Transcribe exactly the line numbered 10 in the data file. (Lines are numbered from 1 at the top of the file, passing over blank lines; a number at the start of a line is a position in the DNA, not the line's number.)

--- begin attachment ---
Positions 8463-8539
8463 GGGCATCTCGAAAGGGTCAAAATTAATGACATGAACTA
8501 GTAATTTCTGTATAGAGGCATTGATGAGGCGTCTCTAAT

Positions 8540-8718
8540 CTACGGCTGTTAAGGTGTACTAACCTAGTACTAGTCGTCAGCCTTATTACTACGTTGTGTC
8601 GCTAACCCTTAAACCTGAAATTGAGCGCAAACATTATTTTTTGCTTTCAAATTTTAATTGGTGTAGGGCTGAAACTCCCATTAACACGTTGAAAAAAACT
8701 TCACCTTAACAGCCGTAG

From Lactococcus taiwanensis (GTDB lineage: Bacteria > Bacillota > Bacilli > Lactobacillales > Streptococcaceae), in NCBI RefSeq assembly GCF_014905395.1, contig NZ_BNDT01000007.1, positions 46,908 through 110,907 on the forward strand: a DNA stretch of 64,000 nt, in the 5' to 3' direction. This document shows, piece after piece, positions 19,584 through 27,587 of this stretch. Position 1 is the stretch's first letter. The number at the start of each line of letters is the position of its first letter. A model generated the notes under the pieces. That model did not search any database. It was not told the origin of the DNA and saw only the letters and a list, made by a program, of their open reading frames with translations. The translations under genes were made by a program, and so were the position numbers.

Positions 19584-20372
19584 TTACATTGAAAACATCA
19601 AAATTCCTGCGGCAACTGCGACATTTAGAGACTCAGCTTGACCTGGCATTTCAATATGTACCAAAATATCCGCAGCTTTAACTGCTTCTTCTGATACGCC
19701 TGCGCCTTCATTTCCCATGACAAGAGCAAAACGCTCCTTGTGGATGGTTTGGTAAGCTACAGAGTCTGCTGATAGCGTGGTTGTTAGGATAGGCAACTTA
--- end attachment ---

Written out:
19584 TTACATTGAAAACATCA